State members must provide the legal means for parties with a legitimate interest to prevent the use of the means of the designation and presentation of goods that indicate an origin in a geographical area, other than their true place of origin or in a manner which is misleading to the public.

State members must provide protection for independently created new/original industrial designs. The period of protection must be at least 10 years.

Required Enforcement Rights

State agrees to ensure that there are enforcement procedures in relation to intellectual property rights that are not unnecessarily complicated, costly or protracted. The TRIPS rights themselves are not directly enforceable by individuals. They may have recourse only to the rights provided by States which must comply with their TRIPS obligations.

There must be judicial review of administrative decisions. Courts must have the power to award damages and injunction as well as giving interim relief to protect intellectual property rights against infringement.

Member states must provide for criminal procedures and penalties in the case of wilful trademark counterfeiting or copyright piracy on a commercial scale.

States must adopt procedures to allow intellectual property rights holders to lodge an application with the authorities for suspension by the customs authority of the release of infringing goods into free circulation in the state member.

Public Health and Medicines

A declaration on the TRIPS agreement and public health was made at the Doha conference. Members reaffirmed the rights of the WTO members to protect public health and promote access to medicines for all. Each state may determine what constitutes the national emergency or other circumstances of extreme emergency. Each state may provide its own regime for the exhaustion of intellectual property rights without challenge pursuant to this direction.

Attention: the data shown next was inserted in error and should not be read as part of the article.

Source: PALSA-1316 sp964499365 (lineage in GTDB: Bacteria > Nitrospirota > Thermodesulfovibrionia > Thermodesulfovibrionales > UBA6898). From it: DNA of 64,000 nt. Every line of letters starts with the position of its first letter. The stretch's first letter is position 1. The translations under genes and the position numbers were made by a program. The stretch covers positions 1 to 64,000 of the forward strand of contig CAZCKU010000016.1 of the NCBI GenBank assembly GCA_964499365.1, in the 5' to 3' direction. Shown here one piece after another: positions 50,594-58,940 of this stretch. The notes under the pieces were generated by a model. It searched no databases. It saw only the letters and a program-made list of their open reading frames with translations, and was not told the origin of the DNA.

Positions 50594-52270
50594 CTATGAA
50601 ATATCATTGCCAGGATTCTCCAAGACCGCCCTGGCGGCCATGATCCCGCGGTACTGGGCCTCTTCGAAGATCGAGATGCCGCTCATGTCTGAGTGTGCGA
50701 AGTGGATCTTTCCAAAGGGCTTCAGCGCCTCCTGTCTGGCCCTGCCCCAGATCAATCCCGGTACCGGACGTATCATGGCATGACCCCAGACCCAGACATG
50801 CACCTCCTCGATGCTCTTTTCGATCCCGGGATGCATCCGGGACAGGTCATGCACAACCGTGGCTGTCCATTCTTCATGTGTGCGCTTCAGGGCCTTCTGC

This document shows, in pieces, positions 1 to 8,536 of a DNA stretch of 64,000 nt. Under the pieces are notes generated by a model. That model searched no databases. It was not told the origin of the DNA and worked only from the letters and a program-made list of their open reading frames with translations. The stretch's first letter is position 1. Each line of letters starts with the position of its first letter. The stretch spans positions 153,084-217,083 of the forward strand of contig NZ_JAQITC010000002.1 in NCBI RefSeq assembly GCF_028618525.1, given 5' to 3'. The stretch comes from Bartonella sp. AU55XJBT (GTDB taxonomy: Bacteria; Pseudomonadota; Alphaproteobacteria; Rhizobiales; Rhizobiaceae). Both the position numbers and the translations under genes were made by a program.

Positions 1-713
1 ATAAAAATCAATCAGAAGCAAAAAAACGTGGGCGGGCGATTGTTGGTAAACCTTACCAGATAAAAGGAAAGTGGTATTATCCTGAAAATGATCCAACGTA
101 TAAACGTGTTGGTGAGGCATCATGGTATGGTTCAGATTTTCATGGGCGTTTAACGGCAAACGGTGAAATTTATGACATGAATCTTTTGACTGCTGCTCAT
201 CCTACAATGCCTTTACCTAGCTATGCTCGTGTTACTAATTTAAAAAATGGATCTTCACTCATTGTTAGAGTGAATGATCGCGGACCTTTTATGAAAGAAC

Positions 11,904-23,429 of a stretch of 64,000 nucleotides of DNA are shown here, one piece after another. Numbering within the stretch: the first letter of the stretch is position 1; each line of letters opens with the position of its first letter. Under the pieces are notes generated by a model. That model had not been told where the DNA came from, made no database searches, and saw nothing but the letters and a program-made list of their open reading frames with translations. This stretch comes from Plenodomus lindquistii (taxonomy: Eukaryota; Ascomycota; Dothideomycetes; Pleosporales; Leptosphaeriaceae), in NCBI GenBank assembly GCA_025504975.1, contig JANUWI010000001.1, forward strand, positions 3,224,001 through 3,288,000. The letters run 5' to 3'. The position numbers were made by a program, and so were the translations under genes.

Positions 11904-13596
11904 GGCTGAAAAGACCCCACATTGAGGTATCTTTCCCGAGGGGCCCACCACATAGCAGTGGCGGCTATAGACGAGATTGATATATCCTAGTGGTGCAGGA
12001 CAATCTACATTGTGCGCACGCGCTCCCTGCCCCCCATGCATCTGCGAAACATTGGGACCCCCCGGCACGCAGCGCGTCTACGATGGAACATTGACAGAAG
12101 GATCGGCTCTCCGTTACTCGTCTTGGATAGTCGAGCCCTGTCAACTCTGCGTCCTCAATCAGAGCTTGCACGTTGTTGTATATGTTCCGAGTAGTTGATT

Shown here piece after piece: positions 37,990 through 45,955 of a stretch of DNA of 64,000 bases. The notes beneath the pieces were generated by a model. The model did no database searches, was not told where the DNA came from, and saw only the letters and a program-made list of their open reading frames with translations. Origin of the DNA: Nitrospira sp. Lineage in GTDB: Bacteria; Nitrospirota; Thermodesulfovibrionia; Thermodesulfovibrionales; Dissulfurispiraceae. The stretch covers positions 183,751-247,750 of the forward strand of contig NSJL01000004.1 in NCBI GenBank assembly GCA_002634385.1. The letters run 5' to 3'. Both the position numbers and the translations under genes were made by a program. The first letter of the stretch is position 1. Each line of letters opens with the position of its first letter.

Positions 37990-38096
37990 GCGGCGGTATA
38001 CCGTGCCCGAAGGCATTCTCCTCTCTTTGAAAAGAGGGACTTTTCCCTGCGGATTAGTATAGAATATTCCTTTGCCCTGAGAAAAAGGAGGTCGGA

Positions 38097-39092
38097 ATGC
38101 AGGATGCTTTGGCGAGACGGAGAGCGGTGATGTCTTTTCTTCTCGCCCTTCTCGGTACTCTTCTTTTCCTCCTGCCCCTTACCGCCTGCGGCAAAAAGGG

A decision at the WTO General Council in 2003 adopted provisions for compulsory licensing of pharmaceuticals in the case of WTO members with insufficient or no manufacturing capacity in the pharmaceutical sector. Compulsory licenses can be issued to generic drug manufacturers in exporting countries and compulsory licenses may be issued by importing countries which lack domestic manufacturing capacity.

In order to prevent generic pharmaceuticals from entering other markets, products issued under the compulsory license must be distinguished through special packaging, colouring, shape et cetera. The decision waives inconsistent provisions of the TRIPS agreement. It was contemplated that more formal agreements and more formal amendments of the TRIPS agreement will be entered once accepted by two-thirds of the members. The deadline for this was 2015.